and the metabolic processes
like two drops of sadness
abundant on the teaspoon.

Pee break.

Our mutual decay
and your untying of my apron strings
occurs each Wednesday
or when hanging from the branches.

Allison Chisholm lives and writes in Kingston, Ontario. Her poetry has appeared in The Northern Testicle Review, the Puddles of Sky chap-poem The Dollhouse, The Week Shall Inherit The Verse, and the Proper Tales Press chapbook On the Count of One. She played glockenspiel in the Hawaiian-dream-pop band SCUB. Her photography has been exhibited in the Tiniest Gallery.

Tuesday, April 3, 2018

Amy Dennis


                                        i am
                                        a hushed

                                        the smaller. made
                                        in her. raised in her dark

                                        electric light silent, reminds
                                        i can write. overwhelming weather
                                        with swollen

                                        grip, ink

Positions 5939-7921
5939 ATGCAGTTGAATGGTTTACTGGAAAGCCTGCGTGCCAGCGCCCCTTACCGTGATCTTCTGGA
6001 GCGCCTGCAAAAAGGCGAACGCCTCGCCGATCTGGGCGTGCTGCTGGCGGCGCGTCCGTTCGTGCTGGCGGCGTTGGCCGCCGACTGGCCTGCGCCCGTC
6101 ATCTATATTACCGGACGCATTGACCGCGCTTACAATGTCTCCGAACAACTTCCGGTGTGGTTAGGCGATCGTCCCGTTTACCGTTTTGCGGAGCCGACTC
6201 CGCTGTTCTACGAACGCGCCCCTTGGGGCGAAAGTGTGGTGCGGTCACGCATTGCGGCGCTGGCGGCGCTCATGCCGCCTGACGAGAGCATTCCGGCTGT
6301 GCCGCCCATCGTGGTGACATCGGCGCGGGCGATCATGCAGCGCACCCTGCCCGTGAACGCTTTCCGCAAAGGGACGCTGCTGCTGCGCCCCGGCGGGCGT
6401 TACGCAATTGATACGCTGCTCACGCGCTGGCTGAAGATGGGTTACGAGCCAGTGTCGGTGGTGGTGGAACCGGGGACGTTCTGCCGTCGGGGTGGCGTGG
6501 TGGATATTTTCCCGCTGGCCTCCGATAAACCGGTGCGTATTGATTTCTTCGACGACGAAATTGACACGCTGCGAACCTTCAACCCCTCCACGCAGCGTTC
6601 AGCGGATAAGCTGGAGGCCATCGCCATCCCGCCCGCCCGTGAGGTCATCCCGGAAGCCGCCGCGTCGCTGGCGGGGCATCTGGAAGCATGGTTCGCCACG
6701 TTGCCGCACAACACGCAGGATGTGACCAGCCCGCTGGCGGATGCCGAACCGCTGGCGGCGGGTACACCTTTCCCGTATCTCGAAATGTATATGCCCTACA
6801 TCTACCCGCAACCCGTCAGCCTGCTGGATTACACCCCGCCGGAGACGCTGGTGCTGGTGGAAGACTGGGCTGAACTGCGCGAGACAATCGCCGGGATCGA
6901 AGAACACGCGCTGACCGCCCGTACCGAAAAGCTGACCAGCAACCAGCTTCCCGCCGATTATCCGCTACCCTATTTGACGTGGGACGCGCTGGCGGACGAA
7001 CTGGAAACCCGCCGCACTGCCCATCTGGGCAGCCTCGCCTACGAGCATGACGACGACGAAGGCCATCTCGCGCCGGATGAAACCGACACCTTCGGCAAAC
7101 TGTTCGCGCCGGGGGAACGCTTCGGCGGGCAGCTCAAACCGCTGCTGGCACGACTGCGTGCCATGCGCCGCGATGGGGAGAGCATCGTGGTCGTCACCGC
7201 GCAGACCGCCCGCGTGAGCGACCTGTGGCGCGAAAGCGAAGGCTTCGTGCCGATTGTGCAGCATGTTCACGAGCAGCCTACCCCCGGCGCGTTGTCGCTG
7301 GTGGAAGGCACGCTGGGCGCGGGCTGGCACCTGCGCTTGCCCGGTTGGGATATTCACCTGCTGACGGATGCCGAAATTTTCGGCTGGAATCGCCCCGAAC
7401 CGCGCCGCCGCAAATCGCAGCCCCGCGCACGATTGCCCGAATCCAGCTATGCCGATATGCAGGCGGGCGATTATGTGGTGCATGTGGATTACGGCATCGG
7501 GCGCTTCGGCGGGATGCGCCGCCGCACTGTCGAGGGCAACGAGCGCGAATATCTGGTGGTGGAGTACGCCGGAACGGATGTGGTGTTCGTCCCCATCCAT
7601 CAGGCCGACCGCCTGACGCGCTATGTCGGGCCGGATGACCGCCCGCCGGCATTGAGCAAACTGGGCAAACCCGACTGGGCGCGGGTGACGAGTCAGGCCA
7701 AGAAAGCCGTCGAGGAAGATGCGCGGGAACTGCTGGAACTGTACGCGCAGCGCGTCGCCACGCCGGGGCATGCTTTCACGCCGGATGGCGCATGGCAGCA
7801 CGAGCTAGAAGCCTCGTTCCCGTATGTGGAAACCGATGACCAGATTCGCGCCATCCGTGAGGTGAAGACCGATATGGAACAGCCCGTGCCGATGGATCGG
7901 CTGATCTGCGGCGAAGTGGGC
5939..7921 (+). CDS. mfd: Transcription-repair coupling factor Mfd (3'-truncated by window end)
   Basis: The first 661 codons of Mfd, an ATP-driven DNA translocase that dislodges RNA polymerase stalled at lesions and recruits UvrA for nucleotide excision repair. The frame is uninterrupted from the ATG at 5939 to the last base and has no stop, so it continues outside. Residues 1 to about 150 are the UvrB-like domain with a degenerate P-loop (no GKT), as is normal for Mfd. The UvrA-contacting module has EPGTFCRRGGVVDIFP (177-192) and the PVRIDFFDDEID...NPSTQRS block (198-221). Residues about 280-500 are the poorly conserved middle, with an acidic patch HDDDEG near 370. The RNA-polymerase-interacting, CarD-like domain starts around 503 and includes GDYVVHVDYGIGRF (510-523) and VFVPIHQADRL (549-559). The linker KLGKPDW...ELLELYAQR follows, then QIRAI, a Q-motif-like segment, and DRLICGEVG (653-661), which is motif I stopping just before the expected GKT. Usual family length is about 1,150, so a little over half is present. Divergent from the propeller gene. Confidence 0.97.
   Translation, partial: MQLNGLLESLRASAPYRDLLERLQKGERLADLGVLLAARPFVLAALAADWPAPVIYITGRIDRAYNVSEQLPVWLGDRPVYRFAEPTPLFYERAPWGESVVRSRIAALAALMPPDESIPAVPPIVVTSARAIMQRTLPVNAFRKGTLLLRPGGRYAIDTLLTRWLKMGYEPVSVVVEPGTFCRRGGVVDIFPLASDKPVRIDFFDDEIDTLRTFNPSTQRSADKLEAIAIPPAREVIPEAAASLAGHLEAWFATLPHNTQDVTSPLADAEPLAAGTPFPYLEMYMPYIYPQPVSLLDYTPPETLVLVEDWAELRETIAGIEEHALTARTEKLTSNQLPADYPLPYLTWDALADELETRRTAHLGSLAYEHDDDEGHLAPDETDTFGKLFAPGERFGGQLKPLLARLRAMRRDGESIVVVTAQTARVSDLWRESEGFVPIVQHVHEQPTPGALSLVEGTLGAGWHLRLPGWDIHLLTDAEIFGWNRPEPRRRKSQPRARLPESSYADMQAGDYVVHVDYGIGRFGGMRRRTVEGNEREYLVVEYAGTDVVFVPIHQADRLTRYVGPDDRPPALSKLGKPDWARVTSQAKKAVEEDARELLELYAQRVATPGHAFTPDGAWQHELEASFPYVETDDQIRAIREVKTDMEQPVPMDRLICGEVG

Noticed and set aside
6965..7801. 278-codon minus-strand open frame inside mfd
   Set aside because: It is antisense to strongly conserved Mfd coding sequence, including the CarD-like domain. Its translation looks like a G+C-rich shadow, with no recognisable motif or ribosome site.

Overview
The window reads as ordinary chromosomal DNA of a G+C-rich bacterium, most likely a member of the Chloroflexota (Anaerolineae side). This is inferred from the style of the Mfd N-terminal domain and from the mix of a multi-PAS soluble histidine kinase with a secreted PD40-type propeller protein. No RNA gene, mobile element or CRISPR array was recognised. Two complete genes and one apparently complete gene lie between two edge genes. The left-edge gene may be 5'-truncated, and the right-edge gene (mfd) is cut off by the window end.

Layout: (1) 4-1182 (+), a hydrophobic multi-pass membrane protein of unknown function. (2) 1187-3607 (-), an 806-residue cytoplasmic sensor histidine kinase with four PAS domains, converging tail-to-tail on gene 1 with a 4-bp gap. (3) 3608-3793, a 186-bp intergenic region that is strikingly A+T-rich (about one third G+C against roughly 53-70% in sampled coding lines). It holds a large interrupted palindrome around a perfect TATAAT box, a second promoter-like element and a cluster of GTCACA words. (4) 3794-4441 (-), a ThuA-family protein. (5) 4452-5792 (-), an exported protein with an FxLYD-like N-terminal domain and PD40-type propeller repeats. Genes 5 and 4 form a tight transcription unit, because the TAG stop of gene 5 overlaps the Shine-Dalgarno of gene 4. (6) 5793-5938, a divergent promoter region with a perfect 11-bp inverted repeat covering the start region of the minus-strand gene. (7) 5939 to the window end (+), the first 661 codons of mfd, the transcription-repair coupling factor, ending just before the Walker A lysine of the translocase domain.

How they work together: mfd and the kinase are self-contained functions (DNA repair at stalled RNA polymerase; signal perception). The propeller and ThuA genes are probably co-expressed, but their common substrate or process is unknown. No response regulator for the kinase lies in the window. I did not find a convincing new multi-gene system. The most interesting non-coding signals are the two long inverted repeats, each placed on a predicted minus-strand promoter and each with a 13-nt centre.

rain, translate
                                        skin as sky,


Amy Dennis received her MFA through the University of British Columbia and continued her studies at Harvard University, where she was a reader for The Harvard Summer Review. In addition to publications in England, Wales, and France, Amy’s poetry has appeared in over twenty Canadian literary journals, and in the chapbook The Complement And Antagonist Of Black (Or, The Definition Of All Visible Wavelengths) (above/ground press, 2013). She recently completed with distinction her PhD on ekphrastic poetry and new confessionalism. Amy lives in Ontario.

Thursday, March 29, 2018

Stephen Brockwell


They remembered the night
auroras felted the summer sky
with green and golden hat
ribbons the way felters do
when they make hats
not for the young
who buy lids after all
(one wonders what interior
landscapes are made visible
when one pops said lids)
but for the forsaken
for whom much saké
has been poured and into whom
many tears have been eye-dropped—
all that rice!

Stephen Brockwell has nothing to say of biographical interest. He is, however, an Ottawa poet whose most recent books are All of Us, Reticent, Here Together (Mansfield Press, 2016) and Complete Surprising Fragments of Improbable Books (Mansfield Press, 2013).